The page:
We love to believe that we are reasonable. We love the thought that we are rational, and that we weigh evidence, and make decisions. But from our brain’s perspective, that’s not really quite how it works. In the human mind, we feel first. The feeling is then interpreted into rational thought. Just like our eye receives light milliseconds before our brain knows what to call it, we feel before we think. In photography, it’s easy to spend a lot of time on the thinking part, and there’s nothing wrong with that. If we want to be amazing photographers, we’re going to have to put that time in eventually. But that doesn’t make us better artists, just perhaps more technically proficient ones.
A while ago, I wrote an article on vintage lenses. I personally adore vintage lenses. But the reality is that they aren’t that easy to use. In fact, they aren’t easy to use at all. However, that doesn’t mean you can’t ease it up a notch. Vintage lenses are being used out of nostalgia and (mostly) due to the fact that they are cheap (well most of them). Added bonus is that some of them are really sharp and others produce unique effects.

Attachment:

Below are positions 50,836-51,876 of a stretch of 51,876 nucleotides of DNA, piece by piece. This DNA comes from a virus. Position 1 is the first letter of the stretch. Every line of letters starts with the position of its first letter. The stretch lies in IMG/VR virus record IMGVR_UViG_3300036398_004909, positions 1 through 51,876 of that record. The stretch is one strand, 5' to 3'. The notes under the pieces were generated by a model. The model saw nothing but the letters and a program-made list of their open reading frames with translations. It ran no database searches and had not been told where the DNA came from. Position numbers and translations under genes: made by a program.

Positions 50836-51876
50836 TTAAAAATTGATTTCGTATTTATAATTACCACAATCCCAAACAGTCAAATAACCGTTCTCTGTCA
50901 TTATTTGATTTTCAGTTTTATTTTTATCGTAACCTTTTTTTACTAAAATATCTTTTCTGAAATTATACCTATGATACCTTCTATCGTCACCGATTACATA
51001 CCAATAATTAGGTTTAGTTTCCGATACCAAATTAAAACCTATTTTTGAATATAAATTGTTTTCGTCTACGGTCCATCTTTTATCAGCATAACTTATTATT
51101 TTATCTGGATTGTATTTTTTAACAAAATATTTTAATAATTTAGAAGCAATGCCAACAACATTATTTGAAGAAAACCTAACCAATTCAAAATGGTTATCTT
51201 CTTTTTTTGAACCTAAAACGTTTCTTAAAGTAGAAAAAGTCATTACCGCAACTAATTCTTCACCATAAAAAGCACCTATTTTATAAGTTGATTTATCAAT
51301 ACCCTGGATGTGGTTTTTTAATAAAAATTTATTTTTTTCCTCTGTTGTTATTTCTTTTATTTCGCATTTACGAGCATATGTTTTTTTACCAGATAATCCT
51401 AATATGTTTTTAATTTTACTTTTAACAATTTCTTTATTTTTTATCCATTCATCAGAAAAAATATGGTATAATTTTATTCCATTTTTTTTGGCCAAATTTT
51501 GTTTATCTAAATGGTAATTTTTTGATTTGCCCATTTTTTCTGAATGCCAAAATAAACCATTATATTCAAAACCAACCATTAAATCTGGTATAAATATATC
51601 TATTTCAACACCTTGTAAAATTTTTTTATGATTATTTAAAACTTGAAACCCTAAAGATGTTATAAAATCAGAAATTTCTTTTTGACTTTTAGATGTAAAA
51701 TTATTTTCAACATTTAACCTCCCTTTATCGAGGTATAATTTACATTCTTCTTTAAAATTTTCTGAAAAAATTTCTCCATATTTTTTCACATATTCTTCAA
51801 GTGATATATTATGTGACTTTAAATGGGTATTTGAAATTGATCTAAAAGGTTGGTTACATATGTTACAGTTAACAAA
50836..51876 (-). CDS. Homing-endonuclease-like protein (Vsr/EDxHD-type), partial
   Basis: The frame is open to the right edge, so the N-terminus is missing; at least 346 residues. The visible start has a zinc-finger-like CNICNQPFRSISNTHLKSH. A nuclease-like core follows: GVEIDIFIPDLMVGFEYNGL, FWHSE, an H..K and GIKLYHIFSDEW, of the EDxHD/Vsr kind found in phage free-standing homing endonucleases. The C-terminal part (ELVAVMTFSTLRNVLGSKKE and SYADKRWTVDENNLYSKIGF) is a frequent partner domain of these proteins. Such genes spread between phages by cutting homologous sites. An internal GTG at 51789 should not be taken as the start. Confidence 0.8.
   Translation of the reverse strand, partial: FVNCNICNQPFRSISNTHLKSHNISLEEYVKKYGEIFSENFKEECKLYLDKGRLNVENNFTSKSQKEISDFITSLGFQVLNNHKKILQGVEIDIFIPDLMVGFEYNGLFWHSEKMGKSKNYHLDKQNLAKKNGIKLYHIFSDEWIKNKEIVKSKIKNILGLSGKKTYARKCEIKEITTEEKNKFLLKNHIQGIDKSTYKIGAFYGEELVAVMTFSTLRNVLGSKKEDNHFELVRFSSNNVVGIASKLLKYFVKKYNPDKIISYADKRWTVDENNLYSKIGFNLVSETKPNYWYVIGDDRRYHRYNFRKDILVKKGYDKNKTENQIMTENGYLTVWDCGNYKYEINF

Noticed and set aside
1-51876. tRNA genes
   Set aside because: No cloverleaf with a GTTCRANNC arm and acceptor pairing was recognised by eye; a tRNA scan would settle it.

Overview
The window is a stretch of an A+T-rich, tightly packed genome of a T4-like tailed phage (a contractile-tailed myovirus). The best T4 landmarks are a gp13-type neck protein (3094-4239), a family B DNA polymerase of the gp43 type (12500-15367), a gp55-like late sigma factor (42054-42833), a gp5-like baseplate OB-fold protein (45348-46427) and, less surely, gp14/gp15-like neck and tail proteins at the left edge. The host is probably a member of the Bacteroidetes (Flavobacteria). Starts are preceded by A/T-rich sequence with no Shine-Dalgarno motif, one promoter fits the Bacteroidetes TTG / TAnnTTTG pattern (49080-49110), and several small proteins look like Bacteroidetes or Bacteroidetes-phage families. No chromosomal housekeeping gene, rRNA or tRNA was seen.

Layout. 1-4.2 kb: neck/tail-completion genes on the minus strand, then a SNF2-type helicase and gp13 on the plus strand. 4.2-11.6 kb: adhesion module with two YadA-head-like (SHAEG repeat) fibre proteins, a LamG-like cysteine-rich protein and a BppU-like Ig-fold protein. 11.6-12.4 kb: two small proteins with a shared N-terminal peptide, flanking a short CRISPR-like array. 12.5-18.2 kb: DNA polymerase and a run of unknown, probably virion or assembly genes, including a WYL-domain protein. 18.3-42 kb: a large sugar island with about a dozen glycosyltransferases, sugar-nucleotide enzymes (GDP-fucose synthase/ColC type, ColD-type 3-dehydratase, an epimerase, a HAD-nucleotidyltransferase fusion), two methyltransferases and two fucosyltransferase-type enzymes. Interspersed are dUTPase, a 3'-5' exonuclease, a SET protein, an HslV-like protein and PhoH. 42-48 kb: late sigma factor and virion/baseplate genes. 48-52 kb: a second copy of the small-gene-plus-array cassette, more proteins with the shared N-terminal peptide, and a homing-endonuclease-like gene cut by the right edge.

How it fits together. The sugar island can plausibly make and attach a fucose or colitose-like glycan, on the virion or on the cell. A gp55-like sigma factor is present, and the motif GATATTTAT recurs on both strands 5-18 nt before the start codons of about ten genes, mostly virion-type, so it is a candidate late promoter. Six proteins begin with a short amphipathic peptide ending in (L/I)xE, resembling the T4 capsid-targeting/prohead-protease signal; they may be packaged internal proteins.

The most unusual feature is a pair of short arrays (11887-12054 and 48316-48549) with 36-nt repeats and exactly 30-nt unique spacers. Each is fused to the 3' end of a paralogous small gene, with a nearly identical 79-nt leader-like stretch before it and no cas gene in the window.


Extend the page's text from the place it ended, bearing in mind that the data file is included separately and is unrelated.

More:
When starting out, photography looks like a fun thing to do. In the beginning, you have the mindset that after a little practice, you will be able to make excellent photos all the time. Well I’m sorry to be the one to ruin the fairy tale, but that is just not true. Yes, photography is fun, motivating, inspiring and fulfilling most of the time, but often can be frustrating. This is due to the fact that no matter how good you are, there are many things that are out of your control. For one, you can’t control the weather, nor you can do much about it if it goes bad. But this is just an example. Here are 4 things to watch out for.